10. ! Exclaim your joy with music, memories and by making the most of all your relationships!

 

Pam and Bill Farrel are relationship specialists, international speakers, and authors of more than forty-five books, including best-selling  Men Are like Waffles, Women Are like Spaghetti.

Visit www.Love-wise.com

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Devote yourselves to prayer, keeping alert in it with an attitude of thanksgiving . . . 

(Colossians 4:2 NASB)

We travel, and we really appreciate the hotels that have the small peak holes so that when someone knocks you can look out and see who’s there. That is what prayer is like. People usually aren’t phony when praying because it is a time of vulnerability before God.

Couples that pray together get a window into each other’s hearts.

Prayer is a window to the heart

You might feel irritated at your spouse all day, you might not understand why she did or said something, but during prayer, you get to see what was really going on in their life, their thoughts and in their heart. Prayer gives us a deeper understanding of our mate. Anything that gives a deeper understanding will deepen intimacy. Deeper intimacy creates the safety net for a nakedness of the soul, and if you are in a place where you both feel comfortable when your soul is naked before each other, then the physical nakedness with in marriage is the next logical step in the sharing of your live.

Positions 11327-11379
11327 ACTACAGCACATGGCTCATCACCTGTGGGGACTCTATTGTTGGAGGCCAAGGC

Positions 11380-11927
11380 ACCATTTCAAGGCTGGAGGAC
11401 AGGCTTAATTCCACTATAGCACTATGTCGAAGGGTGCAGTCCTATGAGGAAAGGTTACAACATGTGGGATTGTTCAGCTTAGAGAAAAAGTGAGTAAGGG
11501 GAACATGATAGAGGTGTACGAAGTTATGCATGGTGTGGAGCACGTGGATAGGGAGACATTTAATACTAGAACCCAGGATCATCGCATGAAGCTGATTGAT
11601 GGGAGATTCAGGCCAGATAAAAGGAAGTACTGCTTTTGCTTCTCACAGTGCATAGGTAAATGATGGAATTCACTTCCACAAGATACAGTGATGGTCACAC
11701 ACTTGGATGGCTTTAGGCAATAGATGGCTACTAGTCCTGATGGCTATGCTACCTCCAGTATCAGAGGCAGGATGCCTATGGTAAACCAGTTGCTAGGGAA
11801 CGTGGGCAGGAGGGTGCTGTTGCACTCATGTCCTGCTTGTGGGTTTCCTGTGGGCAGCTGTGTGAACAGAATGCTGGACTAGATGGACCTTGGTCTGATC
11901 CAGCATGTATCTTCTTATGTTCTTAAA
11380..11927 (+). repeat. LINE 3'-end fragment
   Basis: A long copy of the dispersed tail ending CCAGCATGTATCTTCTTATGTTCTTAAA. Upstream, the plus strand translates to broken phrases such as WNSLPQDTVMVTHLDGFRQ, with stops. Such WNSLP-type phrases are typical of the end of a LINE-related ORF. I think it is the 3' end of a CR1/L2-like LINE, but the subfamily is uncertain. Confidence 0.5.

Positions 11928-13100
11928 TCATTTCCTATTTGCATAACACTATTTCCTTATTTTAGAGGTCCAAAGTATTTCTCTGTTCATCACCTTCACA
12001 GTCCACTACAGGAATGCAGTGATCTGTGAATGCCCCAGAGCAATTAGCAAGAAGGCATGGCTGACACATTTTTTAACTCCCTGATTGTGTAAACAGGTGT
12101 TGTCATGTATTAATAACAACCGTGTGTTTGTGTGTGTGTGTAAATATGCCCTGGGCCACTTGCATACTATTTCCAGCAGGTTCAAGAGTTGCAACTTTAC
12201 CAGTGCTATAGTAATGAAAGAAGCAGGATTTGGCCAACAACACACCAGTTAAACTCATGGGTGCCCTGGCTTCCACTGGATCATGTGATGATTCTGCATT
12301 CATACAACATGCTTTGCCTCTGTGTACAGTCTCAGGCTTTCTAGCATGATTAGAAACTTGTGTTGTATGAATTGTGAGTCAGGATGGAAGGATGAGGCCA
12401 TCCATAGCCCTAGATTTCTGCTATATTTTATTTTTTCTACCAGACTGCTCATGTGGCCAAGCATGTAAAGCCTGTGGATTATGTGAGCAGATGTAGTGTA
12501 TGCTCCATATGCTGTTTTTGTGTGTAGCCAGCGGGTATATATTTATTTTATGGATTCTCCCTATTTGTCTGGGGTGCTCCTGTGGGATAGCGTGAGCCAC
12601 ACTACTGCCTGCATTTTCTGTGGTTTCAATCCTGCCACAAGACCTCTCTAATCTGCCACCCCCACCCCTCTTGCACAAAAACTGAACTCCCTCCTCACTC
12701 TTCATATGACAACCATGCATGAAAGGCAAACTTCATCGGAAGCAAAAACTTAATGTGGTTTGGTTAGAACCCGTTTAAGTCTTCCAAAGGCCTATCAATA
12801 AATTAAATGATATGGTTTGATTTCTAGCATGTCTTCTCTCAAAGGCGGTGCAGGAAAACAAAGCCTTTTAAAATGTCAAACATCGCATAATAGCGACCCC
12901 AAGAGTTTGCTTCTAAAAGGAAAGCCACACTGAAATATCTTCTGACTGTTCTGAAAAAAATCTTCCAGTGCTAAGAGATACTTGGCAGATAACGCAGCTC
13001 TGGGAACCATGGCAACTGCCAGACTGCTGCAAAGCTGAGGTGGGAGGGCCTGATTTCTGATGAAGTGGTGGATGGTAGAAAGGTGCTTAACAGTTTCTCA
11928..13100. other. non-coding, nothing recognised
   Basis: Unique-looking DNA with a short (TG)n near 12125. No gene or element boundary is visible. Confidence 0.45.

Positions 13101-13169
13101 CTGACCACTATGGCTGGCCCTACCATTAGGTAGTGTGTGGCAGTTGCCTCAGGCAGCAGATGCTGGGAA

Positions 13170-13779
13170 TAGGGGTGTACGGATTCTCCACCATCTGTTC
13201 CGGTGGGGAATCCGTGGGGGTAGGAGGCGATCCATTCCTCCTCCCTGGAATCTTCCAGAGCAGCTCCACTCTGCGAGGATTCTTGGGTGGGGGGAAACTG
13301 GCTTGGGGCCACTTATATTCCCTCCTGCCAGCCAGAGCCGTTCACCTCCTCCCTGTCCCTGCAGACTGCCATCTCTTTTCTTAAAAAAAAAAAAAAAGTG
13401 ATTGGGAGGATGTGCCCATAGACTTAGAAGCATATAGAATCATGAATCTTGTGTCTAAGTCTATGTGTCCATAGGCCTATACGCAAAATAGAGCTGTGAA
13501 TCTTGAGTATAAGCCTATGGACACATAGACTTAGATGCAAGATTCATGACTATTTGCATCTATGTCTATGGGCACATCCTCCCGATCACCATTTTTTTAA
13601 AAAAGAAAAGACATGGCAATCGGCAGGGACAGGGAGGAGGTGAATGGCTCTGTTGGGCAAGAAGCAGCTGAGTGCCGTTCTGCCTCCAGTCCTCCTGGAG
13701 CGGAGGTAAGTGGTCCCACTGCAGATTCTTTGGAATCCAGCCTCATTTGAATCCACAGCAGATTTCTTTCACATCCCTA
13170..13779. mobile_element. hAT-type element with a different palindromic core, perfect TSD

Reading the Bible is intimate:

The Bible is God’s love letter to each of us. If you know your spouse is listening to God, your trust level will grow.  If you notice that your spouse is seeking to follow the commands of God, you will feel more relaxed when you are together. God has a complete love for you and when God has your mate’s attention, God will steer your spouse into making more loving choices toward you.